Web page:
thing else that comes out of his
mouth, it's funny without fail.
But they are much less pres-
ent in "Oh My God." It's almost
as if there isn't anything more
for C.K. to say about them. The
absurdity of a 9-year-old is just
not different enough from the
absurdity of an 11-year-old to
keep it fresh. And five years
removed from divorce, C.K.'s
relationship status threatens to
bear this same staleness. Just
wait until he remarries, or his
kids hit puberty, get boyfriends
and start smoking weed. That's
going to be one hell of an album.

F IN E A R TS N OT E BOO K
Don't let Laurie Anderson s
UMMA art exhibit frighten you

By LENA FINKEL is a pretty cool way to display
DailyArts Writer art. But is it also completely
freaky to walk into a pitch-black
Laurie Anderson's "From the room with only the image of a
Air" exhibit at the UMMA is teeny tiny lifelike person star-
truly one of the most disturb- ing you down? Absolutely.
ing things on campus you might Not to mention that eerie
ever see. music is playing in the back-
The exhibit is deceptively ground of Anderson's speech.
simple and yet immediately Even more unsettling than
shocking. The piece is held in the music is the faint sound of
a small room, no bigger than 10 laughter in the background.
feet by 10 feet, that is complete- And trust me when I say, noth-
ly pitch black. When you round ing that the holographic Lau-
the corner to enter the room, rie Anderson said was funny.
the only light comes from the In fact, she wasn't even saying
five-inch tall hologram of Lau- anything at all. She was merely
rie Anderson sitting in a living telling a story about how she
room chair accompanied by her took her dog for a 10-day walk,
dog, also in a chair of her own. only to have her dog become
But the image is projected onto the object of a group of vul-
small clay structures, making tures' desires.
the holographic image seem The punchline of the story
completely 3-D and lifelike. is that the look of fear on her
Projecting an image onto clay dog's face is the same look that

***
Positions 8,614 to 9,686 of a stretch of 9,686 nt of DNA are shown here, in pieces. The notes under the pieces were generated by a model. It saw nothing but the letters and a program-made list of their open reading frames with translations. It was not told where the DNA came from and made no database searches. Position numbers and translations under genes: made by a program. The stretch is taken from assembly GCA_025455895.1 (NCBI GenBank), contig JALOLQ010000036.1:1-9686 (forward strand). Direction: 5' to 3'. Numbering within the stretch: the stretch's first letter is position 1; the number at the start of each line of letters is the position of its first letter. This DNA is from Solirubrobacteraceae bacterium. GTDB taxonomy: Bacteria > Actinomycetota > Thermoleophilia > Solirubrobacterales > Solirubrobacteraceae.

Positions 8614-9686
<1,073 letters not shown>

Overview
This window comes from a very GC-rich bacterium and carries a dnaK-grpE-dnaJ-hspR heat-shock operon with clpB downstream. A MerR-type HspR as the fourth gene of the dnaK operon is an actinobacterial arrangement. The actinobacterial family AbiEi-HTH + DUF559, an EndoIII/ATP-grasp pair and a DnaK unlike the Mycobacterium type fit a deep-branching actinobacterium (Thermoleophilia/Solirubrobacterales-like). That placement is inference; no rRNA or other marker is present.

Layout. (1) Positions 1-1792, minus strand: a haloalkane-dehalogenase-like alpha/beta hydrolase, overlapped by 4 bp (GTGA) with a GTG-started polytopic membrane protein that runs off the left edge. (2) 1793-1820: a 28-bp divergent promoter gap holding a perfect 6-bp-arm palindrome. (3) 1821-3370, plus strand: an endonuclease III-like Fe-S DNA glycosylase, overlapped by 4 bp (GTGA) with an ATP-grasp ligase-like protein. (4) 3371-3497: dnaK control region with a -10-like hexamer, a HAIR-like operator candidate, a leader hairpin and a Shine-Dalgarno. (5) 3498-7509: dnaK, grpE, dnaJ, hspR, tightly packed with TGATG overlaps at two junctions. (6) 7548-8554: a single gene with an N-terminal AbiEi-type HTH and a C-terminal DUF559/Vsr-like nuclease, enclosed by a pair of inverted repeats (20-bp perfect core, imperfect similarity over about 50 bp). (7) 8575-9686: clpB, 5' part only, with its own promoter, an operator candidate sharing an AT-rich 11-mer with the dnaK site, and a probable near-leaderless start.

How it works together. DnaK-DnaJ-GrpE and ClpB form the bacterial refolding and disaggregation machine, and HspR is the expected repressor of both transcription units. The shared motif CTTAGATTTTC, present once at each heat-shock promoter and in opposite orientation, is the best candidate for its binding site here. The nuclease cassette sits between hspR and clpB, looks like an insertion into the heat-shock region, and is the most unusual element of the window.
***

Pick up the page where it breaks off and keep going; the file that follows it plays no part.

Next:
l
t
t
t
yA
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1

New Yorkers must have had onto some great epiphany - are ones frequently labeled bitches, not crying. To change that,
after 9/11. She says the look of like she's just discovered the andmostoftheseladies, like me, e-mail kaylau@umich.edu.
terror comes from the realiza- Pythagorean theorem or some-
tion that things would never be thing. Well, this exhibit was
the same again, not after 9/1l. certainly no stroke of genius. $M
She says at the end of her three In fact, it was hardly anything
minute-long story, "We had at all.
passed through a door. And we And yet, if you sit there listen- EOffer ndy "
would never be going back." ing to Laurie Anderson speak
for just a second too long, you'll Promo Code: CAT2
get sucked in. You'll become Classes peparngfortJune/July2013
Eerie music enraptured by her speech, not
even realizing what she's saying PrincCATesttas soon as: 55t&o/6
and hologram s to you. You'll end up listening Pri n 800-2ReviewI800-273-8439
to the story two, maybe three Review PrincetonReview.com
.sounds like a times without even taking in
the words she's speaking. This a |dcw|b9= abm-v'cuam'ao"' sm""e a "^ 'saw's-my2,a
haunted house. must be how cult leaders bring
in new followers. m
Luckily for University stu-
dents, the exhibit ran for less

But from the way she tells her
story in the pretentious, monot-
onous way of hers, it's clear that
she thinks she has stumbled

than a week, and was taken
down April 11. I guess we sur-
vive to live another day, cult-
free.

IN THE SUMMERTIME, WHEN THE WEATHER
IS FINE, YOU CAN REACH RIGHT UP AND
TOUCH THE SKY.
OR YOU CAN JUST WORK FOR THE SUMMER DAILY ARTS STAFF.

E-mail arts@michigandaily.com to request an application!